by Ralph Nichols 
Both the Burien and Des Moines city councils have unanimously endorsed the $188 million replacement levy for Highline schools, which appears on the Feb. 8 special election ballot.
Voters in the Highline School District must mail their ballots by Tuesday, Feb. 8. A simple majority is required to renew the levy.
Supporters of the ballot issue have been taking their message to city councils and community groups, and have sent information mailers to Highline residents.
On the other hand, no organized opposition to this ballot issue has surfaced, and only a few dissenting comments have been made on the blogs.
While the proposed levy, if approved, will replace the current four-year educational programs levy that expires this year, the amount of funding will actually increase.
“When the state cut education funding during last legislative session, lawmakers gave school districts the authority to increase levy collections to help make up for the state cuts,” explained school district spokeswoman Catherine Carbone Rogers.
“The difference between the expiring levy and the new levy amounts to about $164 per year for a $300,000 home,” she said. “That is, the homeowner will pay about $164 per year ($14 per month) more than he or she is currently paying.”
The new levy amount in dollars per year is:
- 2012 – $46 million
- 2013 – $46 million
- 2014 – $47 million
- 2015 – $49 million
Current levy collections will be $38 million this year.
Revenue from education programs levies funds nearly 25 percent of the Highline schools’ general fund budget, according to information provided by the district.
“Eighty percent of the levy pays for teachers and other support staff. Levy dollars fund roughly 250 jobs,” along with textbooks, bus transportation and building maintenance.
Highline Schools Superintendent John Welch said because of “shrinking state funds, an increasing portion of the funding for our schools comes from our local school levy.
“Originally, levies were designed to fund athletics and activities that were considered ‘extras.’ Now we depend on levy dollars to fund basic education.”
A levy fact sheet states that “the district has cut $14.5 million over the past three years as the state has cut funds for the schools. Highline schools face up to $2.1 million in mid-year cuts this year, and additional state cuts next year.”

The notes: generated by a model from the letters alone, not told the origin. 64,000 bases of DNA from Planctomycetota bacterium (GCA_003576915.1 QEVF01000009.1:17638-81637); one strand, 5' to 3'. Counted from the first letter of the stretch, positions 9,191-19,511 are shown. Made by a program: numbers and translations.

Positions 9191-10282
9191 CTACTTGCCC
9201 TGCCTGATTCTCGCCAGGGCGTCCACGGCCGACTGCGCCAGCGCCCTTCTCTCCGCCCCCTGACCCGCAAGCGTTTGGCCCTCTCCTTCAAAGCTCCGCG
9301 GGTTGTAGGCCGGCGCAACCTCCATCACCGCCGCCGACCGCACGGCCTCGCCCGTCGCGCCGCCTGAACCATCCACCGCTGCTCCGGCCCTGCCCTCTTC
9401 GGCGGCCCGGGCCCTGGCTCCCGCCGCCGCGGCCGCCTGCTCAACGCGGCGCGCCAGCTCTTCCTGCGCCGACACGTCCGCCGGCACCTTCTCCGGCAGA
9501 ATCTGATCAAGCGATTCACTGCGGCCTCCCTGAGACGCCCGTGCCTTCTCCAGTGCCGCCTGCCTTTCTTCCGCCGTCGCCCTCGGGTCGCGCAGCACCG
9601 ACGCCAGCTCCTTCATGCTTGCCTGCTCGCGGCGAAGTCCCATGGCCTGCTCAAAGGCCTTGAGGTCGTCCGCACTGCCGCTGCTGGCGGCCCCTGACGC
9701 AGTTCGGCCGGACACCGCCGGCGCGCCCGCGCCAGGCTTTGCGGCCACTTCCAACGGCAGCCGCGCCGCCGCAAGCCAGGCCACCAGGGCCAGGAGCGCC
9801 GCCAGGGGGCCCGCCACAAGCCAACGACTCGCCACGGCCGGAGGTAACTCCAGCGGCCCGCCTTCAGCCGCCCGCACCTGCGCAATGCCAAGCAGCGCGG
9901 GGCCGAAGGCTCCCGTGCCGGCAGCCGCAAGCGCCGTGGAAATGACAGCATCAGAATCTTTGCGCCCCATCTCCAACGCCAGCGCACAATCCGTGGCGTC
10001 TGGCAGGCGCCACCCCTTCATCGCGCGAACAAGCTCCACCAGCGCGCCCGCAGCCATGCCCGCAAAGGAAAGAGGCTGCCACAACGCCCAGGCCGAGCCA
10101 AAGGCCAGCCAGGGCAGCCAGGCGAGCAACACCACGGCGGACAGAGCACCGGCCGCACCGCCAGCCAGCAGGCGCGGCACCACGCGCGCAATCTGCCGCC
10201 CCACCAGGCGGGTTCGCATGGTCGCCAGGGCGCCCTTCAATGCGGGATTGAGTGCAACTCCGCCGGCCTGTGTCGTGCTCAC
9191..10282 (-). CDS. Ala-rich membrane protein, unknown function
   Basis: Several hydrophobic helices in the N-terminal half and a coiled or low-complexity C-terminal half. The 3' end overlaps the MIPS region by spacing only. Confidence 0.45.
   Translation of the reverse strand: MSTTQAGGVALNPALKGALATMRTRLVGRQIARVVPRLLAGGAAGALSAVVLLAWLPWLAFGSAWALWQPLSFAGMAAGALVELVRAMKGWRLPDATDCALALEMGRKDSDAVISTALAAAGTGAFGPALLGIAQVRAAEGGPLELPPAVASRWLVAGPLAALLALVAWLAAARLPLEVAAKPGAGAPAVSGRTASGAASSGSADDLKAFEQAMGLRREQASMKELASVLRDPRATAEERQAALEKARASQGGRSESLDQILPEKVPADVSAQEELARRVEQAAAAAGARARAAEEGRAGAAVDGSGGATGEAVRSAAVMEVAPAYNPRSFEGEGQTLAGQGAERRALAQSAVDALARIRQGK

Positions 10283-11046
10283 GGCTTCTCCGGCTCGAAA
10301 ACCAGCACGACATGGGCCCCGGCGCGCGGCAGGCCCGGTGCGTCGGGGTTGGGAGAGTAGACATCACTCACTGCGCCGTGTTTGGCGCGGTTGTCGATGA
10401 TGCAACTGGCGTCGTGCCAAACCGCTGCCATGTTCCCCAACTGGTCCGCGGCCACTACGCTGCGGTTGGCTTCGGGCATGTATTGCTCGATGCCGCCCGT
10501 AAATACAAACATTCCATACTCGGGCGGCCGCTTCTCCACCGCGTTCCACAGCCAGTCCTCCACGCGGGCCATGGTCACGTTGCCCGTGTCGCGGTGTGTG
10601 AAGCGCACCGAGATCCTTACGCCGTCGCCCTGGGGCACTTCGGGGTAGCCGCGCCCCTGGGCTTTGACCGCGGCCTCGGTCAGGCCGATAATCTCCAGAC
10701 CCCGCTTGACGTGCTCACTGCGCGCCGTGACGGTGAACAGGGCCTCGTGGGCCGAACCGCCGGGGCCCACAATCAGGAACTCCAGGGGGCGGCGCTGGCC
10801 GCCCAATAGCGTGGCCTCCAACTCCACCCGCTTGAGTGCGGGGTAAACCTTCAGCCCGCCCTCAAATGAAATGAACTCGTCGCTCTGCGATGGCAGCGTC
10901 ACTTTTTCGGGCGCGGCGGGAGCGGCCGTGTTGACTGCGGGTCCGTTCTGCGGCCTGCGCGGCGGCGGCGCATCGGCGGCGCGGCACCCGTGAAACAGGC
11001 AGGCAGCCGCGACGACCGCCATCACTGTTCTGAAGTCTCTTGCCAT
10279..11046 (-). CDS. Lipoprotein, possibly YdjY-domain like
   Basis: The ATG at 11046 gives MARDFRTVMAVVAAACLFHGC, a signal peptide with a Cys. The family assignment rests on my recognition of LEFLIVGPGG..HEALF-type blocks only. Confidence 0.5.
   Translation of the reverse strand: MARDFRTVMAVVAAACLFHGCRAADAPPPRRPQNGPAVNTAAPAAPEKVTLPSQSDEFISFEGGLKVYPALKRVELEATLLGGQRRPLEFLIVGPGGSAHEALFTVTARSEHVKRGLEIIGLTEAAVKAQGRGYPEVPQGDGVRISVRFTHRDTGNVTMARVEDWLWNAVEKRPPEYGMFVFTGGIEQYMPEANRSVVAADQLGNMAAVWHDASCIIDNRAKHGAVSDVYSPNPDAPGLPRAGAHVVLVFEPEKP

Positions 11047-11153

Carbone Rogers said the increased dollar amount in the proposed replacement levy is offset “a bit” by “a reduction in the rate per $1,000 homeowners pay for school capital bonds, which pay for capital improvements such as school construction. That rate is dropping from $1.73 per $1,000 to $1.67 per $1,000….
“The voters approve a fixed amount,” she added, “so levy rates can fluctuate as assessed valuation goes up or down. For example, if property values rise, the tax rate goes down so that the dollar amount the homeowner pays does not increase.
“Conversely, when property values drop, the levy rate goes up – but the actual dollar amount stays the same. The revenue the district collects never goes above what voters have approved.”
Should the levy fail, the fact sheet also states, “this would mean layoffs of teachers and support staff.” Other budget cuts in that event could include a shortened school day, fewer courses, increased class sizes, and the elimination of athletics and other extra-curricular activities.
“This is a critical time for public schools in our community and across the state,” Welch observed. “Schools must perform to a higher standard than ever before in order to prepare young people to compete in a sophisticated global economy.
“At the same time, the current economic crisis has forced the state to make unprecedented cuts in public school funding” – placing a greater burden on local taxpayers.Facebook Twitter Subscribe